Be it blood or bone marrow stem cells, more donors are definitely needed in South Africa.

As part of Bone Marrow Stem and Leukaemia Awareness Month, ER24 spoke to Lauren Corlett from The Sunflower Fund.

She said, “Dread diseases like leukaemia affect people all over the world, regardless of background, location, ethnicity, age or wealth. Every year, thousands of South Africans are devastated with the news that they have been diagnosed with a life-threatening blood disorder such as leukaemia.

“In the majority of cases, a bone marrow stem cell transplant is a patient’s only hope of survival. They are faced with the daunting and traumatic task of finding a matching donor.”

Bone Marrow is regarded as a factory for the production of red blood cells to carry oxygen, white blood cells to fight infection and platelets to prevent bleeding. “Leukaemia is the massive over production of defective white blood cells, which displace normal ‘healthy’ red and white cells and platelets and as a result, weakens the body. Many of these patients have to undergo bone marrow stem cell transplants however, finding a donor is difficult. Your perfect match would be your identical twin but we are not all that lucky,” said Corlett.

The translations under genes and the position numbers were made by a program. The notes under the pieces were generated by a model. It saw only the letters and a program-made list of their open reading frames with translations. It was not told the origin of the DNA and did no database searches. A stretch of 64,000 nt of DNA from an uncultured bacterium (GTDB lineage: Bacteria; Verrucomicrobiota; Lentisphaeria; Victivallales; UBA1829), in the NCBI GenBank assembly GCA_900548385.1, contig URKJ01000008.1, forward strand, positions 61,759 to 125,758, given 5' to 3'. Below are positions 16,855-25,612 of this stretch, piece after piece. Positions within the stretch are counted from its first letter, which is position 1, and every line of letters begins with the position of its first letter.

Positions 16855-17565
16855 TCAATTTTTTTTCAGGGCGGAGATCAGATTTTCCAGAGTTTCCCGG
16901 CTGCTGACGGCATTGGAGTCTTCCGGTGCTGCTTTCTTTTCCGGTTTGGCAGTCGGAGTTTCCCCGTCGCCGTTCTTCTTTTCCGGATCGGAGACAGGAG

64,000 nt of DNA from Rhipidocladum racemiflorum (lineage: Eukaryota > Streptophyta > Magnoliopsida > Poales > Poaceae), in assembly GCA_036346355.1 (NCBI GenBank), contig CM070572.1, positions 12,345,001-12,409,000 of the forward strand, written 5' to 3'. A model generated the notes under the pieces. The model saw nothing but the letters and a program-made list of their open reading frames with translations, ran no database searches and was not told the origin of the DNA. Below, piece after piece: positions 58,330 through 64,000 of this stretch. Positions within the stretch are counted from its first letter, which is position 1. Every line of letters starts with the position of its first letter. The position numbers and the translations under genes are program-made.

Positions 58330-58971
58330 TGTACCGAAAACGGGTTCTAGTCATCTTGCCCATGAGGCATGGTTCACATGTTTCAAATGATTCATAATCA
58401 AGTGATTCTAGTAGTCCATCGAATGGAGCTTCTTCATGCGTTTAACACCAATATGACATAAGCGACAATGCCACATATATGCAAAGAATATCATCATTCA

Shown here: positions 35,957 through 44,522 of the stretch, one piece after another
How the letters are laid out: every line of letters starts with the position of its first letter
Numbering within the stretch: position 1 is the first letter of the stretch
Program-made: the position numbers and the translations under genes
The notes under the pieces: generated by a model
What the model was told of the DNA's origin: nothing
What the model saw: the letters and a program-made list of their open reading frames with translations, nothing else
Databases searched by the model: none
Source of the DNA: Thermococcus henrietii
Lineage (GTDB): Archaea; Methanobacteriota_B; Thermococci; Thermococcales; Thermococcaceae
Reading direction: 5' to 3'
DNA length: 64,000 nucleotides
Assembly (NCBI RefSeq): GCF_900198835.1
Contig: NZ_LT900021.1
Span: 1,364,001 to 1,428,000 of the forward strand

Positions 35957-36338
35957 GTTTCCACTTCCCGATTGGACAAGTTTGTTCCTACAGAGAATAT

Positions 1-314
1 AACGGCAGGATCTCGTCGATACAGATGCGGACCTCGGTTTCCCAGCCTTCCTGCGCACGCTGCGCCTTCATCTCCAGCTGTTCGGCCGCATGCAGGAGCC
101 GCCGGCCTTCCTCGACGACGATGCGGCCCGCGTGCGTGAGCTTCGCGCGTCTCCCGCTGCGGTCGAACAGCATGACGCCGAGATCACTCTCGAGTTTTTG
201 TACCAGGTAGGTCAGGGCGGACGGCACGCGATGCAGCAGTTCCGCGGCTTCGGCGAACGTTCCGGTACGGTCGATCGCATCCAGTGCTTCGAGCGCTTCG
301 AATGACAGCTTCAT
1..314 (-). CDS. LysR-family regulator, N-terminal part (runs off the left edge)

There is a one in four chance that a sibling may have inherited the same tissue type. For 75 percent of patients, they would have to search for an unrelated matched donor on the South African Bone Marrow Registry (SABMR).

Corlett said that when a patient is searching for a match, they are in essence looking for a “genetic twin” - a person who carries the same genetic markers as their own.

“Finding the correct donor match depends on tissue type because people’s genetic makeup is so varied and their tissue types are inherited characteristics. The chance of finding a suitable match is slim. In South Africa we have even more unique combinations of tissue types and therefore, we need a larger registry that proportionately reflects these unique tissue types,” said Corlett.

She added that it is almost impossible for a patient of a particular race to be matched with a donor of another race. “If you become ill with a blood disorder that requires a stem cell transplant, your race is of paramount importance.

Liezl bandana

“When doing a search, we would only look in your ethnic group. It is purely DNA based and has nothing to do with your blood group,” she said.

Founded in 1999, The Sunflower Fund’s objective is to increase the number of and access to unrelated bone marrow stem cell donors on the SABMR.

With the chance of finding a suitable donor being only one in 100 000, Corlett said that the just over 70 000 people registered on the SABMR is a far cry from where it should be. It would be ideal to have in excess of 400 000 potential donors on the registry.

“It is imperative that The Sunflower Fund grows this database to offer hope for patients suffering with life-threatening blood disorders like leukaemia. We recruit new healthy donors daily, while other donors come off the registry due to age or health issues.

“Unfortunately the field of bone marrow transplantation is complex and a number of patients still die of complications despite the best medical care. Increasing numbers of successful transplants are being carried out using matched unrelated donors. Donors can be assured that they offer the hope of a future to patients whose disease would almost certainly otherwise prove fatal,” said Corlett.